Brennan & Schwartz

(1982) 0+ 1X

2 / 3 1X

Chan (1992) 0+ 1X 3

2X

General Drift xX X2 3/X 2

1

0+ + + 0+ 1X+ 2X 3

Merton (1973) 0 0

Dothan (1978) - 1X

Geometric Brownian

Motion (GBM) 1X 1X

Constant Elasticity

Variance (CEV) 1X 2Xγ

(4)

In other words, the test statistic is to compare the density implied by the parametric model and the nonparametric estimator, even if the parametric model is not well specified. Thus, the parametric density estimators and non-parametric be close if the parametric model is well specified. This is when you have to intro­ duce a measure for comparison, which we denote as will measure the distance between the two densities will be estimated and given by the following equation:

( )

( )

(

) ( )

Θ ∈

s

x

du X X

X

M 0

2 0 ,

min . (3)

The statistical test is rejected when the value is large enough. The station­ ary of the marginal density of the process does not show all available informa­ tion in the data. For the test, a rejection on the marginal density is when M it is very large, which invalidates the parametric vector function of the drift and di ffusion.

The second part of the analysis is based on adding a jump diffusion proc­ ess to the model shown in Table 1. Thus is because a diffusion process with jumps can be approximated better data generator, the model jumps can have a major impact on short periods of time. Jumping explicit models to improve our understanding phenomena such as “rare events”.

Usually the distribution function for these cases is not normal, the crest of the empirical distribution with these events is higher than the normal distribu­ tion, implying that the empirical distribution tails are heavier, i.e. it has a greater probability of extreme values compared with the normal distribution.

For these cases the function to be obtained in each of the parametric mod els of interest rates is the transition probability function, which will apply the statistic suggested by Ait Sahalia (1996) as follows:

( )

( )

[

]

2

0 ,

minE p X p X

M≡ −

Θ

∈ . (4)

in this case, measure the distance between two probability functions.

I. n

on

-P

ARAmetRIc

m

odel

To do this test using the Generalized Method of Moments for the non­parametric model, and through the first two moments and using the Gaussian kernel can be obtained by approximating the marginal density function. The advantage of using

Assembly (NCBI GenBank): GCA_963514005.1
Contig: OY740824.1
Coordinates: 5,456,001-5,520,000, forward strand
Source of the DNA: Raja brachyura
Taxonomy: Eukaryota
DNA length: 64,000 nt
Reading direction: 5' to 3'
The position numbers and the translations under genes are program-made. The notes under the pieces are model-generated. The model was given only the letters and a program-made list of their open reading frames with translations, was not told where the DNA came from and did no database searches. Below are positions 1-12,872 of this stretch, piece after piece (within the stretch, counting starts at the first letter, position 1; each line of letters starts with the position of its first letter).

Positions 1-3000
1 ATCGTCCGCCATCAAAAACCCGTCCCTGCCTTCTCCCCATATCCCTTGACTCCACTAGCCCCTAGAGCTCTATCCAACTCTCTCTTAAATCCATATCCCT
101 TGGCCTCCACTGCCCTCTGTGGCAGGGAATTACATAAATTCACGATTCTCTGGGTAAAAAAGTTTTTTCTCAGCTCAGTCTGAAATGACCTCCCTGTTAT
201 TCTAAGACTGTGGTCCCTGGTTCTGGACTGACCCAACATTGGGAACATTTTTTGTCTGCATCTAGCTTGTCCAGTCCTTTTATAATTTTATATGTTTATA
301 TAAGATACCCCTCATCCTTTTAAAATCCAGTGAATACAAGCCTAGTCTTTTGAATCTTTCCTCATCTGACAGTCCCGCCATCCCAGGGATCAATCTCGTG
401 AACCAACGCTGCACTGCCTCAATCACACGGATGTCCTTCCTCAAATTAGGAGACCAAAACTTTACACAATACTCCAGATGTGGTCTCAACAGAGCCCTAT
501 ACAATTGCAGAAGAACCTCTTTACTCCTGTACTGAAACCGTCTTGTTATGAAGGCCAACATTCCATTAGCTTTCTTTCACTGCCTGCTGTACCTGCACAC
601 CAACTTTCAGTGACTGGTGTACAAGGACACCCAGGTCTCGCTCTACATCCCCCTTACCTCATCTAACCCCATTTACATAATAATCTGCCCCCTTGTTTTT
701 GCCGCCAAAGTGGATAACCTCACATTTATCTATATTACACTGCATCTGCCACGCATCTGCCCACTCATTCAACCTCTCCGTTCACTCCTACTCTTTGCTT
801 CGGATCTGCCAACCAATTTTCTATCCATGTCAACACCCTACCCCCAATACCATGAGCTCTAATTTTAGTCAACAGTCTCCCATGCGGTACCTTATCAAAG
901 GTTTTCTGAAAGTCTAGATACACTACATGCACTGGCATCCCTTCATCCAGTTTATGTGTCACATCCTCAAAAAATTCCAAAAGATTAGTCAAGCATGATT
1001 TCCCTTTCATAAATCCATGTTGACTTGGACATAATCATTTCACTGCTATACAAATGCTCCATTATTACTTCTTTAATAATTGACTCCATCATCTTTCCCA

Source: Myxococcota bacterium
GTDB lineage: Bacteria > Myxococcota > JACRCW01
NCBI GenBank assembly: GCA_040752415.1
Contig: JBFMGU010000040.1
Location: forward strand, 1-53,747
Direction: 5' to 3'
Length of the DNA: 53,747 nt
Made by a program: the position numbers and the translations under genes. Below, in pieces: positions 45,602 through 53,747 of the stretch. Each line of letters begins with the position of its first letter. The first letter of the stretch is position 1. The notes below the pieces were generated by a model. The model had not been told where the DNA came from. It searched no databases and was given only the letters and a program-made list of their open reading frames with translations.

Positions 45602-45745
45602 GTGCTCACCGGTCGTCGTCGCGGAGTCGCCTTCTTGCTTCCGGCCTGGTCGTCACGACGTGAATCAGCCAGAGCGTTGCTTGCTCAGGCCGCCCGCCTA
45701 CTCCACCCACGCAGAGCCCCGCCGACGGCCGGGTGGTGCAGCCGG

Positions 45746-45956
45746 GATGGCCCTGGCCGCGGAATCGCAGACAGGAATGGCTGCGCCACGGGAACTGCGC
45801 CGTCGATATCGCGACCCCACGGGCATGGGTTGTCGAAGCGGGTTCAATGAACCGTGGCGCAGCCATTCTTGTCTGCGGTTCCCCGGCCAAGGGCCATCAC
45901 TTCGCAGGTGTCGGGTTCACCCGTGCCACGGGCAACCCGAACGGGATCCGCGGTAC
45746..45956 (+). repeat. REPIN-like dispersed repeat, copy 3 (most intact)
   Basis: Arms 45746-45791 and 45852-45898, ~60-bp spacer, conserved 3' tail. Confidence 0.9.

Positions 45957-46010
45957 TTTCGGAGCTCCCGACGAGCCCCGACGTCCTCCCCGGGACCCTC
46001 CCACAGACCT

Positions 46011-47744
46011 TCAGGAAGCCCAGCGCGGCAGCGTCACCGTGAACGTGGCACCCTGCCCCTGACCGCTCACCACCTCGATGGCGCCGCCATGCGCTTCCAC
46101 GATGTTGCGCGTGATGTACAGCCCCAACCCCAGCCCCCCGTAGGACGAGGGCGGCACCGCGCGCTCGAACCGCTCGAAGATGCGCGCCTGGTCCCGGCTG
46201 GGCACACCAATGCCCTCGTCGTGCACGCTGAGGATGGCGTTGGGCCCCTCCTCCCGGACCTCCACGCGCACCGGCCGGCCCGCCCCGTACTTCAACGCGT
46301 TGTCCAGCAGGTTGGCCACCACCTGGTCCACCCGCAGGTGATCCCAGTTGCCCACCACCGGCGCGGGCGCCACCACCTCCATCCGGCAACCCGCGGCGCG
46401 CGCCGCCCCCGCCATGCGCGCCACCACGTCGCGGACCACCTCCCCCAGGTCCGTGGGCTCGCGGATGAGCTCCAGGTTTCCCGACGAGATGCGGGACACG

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this technique is that the distribution of changes in interest rates does not neces-sa rily have to be normal.

The data used to form density estimators consist of discrete observations of the exchange rate daily. This data is used to estimate the density of the process continues without replacing the continuous time model. The asymptotic proper­ ties of estimators are derived for a given period. To obtain the marginal density function for the non­parametric model was used the following function:

( )

= 

   −

n

i n

i

n h

r u K h n u

1 0

1 1

ˆ . (5)

where K (·) is the kernel function and hn the bandwidth. In addition, the following estimators are calculated by:

( )

( )

( ) (

)

{

}

( )

  

     

+

   

    

 ≡

∫ ∫

= ∞

+ ∞ −

∞ +

∞ −

= ∞

+ ∞ −

n

i i M

n

i i

M

r n

x u K u K V

r n dx x K E

1 3 0 2

1 0 2

ˆ 1 ˆ

, ˆ 1 ˆ

du dx

Any other consistent EM and VM estimators can be used. As you get

z1– a = 1.64 and the 95 percent confidence level. For the Gaussian kernel function is given by:

( )

    −

= 2

2 1 exp 2 1

u u

K .

The two constants of this kernel function satisfy:

( )

π 2

1 d 2

∞ ∞ −

= x x K

+

( ) (

)

2 2π

1 d d

2 =   

+

∫ ∫

∞ +

∞ −

∞ +

∞ −

x u x u K u

K .

And the bandwidth is given by h = c n−14.5 n

n where cn = c times the stand­

ard deviation of the time series of spot interest rate divided by. Where is chosen by minimizing the mean integrated square error of the estimator.

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II. P

ARAmetRIcmodels

It considers the interest rate models with univariate distribution functions, strictly stationary and have the Markov property. In general, these models follow the fol­ lowing process:

(

t

)

(

t

)

t

t X t X W

X , d , d

d = +

where Xt is the state variable and

{

Wt,t≥0

}

is a standard Brownian motion. The

functions

( )

Xt and

( )

Xt

2 are respectively the drift and diffusion function of the process, they sometimes are parameterized.

( ) ( )

X = X, y 2

( )

X = 2

( )

X, , where ΘRK.

Any parameterization µ ( Xt ) and σ2( X

t ) correspond to a parameter ization of the marginal density.We are working with the joint parametric family

P = {

(

(·; ), 2 (·; )

)

I ∈Θ}, (6)

where Θ is a compact subset of Rk. The null and alternative hypothesis are writ­

ten as:

( )

( )

( ) ()

(

)



   

  

∉ ⋅ ⋅

= ⋅ =

⋅ Θ ∈ ∃

P H

H

2 0 0 1

2 0 2

0 0

0 , :

, , , :

,

where P is described by (6). And more generally given

( )

⋅, and

( )

⋅, in P, there is a correspondence with a parameterization of the marginal and transi­ tional densities:

( )

(

)

(

)

(

( )

( )

)

{

⋅ ⋅ ⋅⋅⋅ ⋅ ⋅⋅⋅⋅ ∈ ∈Θ

}

=

Π , ,p , ,, , , 2 , ,, P, ,

where

( )

x, is the marginal density at x and p

(

s,y t,x,

)

is the transition pro­ bability density from x at time t to y at time s. The estimation of the densities explic itly takes into account the discreteness of the data. The marginal density corresponding to the pair

(

, 2

)

is given by:

( )

( )

( )

( )

( )

    

  

=

1

0

d , , 2 exp ,

, 2 2

x

x

u u u x

(7)